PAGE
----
Magistrate Judge Williams' decision to deny defendant's motion for leave to amend defendant's answer is a non-dispositive matter that defendant could have appealed within fourteen days after issuance. SDIL-LR 73.1 ("Any party may appeal a Magistrate Judge's order determining a motion or matter within 14 days after issuance of the Magistrate Judge's order, unless a different time is prescribed by the Magistrate Judge or a District Judge."). For whatever reason, defendant did not appeal Magistrate Judge Williams' order, which the Court would have reviewed for clear error and whether his decision was contrary to law. See 28 U.S.C. § 636(b)(1)(A). Instead, defendant waited approximately three months and a few weeks before the final pretrial conference to file a second motion for leave to amend its answer. Had defense counsel not raised the issue, albeit three months' late, his failure to object to the magistrate's ruling would have waived the right to appeal that issue. United States v. Brown, 79 F.3d 1499, 1503 (7th Cir. 1996) ("It is well established in this circuit, as it is in most others, that failure to file objections with the district judge waives the right to appeal all issues, both factual and legal.") Nonetheless, the Court is still in the position to rule on defendant's motion. See Thomas v. Arn, 474 U.S. 140, 154 (1985) ("[W]hile the statute does not require the judge to review an issue de novo if no objections are filed, it does not preclude further review by the district judge, sua sponte or at the request of a party, under a de novo or any other legal standard."); Delgado v. Bowen, 782 F.2d 79, 82 (7th Cir. 1985) ("Case law has emphasized that under the Federal Magistrates Act the judge always retains authority to make final determinations. [Citations]. Since the judge retains final authority, he 'may freely reject the magistrate's recommendation,' [citation], and, even when no objection was made, he may make a de novo determination. [Citations]."); SDIL-LR 73.1 ("A District Judge may also reconsider sua sponte any matter determined by a Magistrate Judge under this rule."). In doing so, the Court must keep the ends of justice in mind. See United States v. Brown, 79 F.3d 1499, 1504-05 (7th Cir. 1996); see also Hunger v. Leininger, 15 F.3d 664, 668 (7th Cir. 1994) (declining to extend the Seventh Circuit's "rule barring appeal when objections to the magistrate judge's recommendation [were] not filed with the district judge to a case in which the filing was not egregiously late and caused not even the slightest prejudice to the appellees.").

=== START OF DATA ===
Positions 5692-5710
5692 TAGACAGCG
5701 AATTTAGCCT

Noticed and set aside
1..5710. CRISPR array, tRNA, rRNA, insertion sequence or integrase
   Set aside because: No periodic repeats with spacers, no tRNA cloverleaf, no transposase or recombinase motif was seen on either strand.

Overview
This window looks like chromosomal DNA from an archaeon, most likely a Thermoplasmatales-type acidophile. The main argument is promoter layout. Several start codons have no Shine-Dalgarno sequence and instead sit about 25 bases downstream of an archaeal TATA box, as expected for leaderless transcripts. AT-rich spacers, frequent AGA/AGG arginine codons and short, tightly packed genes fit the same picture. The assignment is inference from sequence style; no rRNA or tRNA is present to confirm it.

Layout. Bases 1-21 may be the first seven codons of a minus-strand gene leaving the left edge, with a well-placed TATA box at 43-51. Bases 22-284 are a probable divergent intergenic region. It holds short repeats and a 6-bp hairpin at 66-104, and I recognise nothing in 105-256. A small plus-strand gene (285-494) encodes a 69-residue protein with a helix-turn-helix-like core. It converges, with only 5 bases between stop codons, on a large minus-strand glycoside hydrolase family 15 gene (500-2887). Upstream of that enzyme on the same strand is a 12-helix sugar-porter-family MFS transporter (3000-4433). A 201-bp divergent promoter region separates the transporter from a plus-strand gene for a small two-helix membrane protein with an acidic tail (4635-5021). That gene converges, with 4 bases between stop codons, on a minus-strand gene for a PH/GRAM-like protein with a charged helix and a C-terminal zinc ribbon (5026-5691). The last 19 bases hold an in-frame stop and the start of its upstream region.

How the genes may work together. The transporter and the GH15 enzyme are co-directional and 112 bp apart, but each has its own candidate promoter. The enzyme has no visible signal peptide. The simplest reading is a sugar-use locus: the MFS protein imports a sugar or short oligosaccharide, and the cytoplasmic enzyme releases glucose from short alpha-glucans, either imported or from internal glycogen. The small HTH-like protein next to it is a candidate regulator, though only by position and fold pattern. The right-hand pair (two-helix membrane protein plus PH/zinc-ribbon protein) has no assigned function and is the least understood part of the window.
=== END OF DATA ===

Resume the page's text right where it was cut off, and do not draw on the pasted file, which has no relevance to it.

Generally, "[o]nce the availability of an affirmative defense is reasonably apparent, the defendant must alert the parties and the court to his intent to pursue that defense." Venters v. City of Delphi, 123 F.3d 956, 967 (7th Cir. 1997). "'A defendant should not be permitted to "lie behind a log" and ambush a plaintiff with an unexpected defense.'" Id. at 968 (citing Perez v. United States, 830 F.2d 54, 57 (5th Cir. 1987)). Failure to timely assert an affirmative defense may result in a finding by the Court that defendant waived the defense. Venters, 123 F.3d at 968. Nevertheless, "'[t]he failure to plead an affirmative defense in the answer works a forfeiture only if the plaintiff is harmed by the defendant's delay in asserting it." Matthews v. Wis. Energy Corp., Inc., 642 F.3d 565, 570 (7th Cir. 2011) (quoting Carter v. United States, 333 F.3d 791, 796 (7th Cir. 2003)). When the parties raise the issues before the Court, however, technical failure to plead is not fatal to the party's ability to raise the defense. Blaney v. United States, 34 F.3d 509, 512 (7th Cir. 1994) (citing Devalk Lincoln Mercury, Inc. v. Ford Motor Co., 811 F.2d 326, 334 (7th Cir. 1996)); see also Curtis v. Timberlake, 436 F.3d 709, 711 (7th Cir. 2005) (recognizing that the Seventh Circuit has held that a delay in asserting an affirmative defense waives the defense only if the plaintiff is harmed as a result).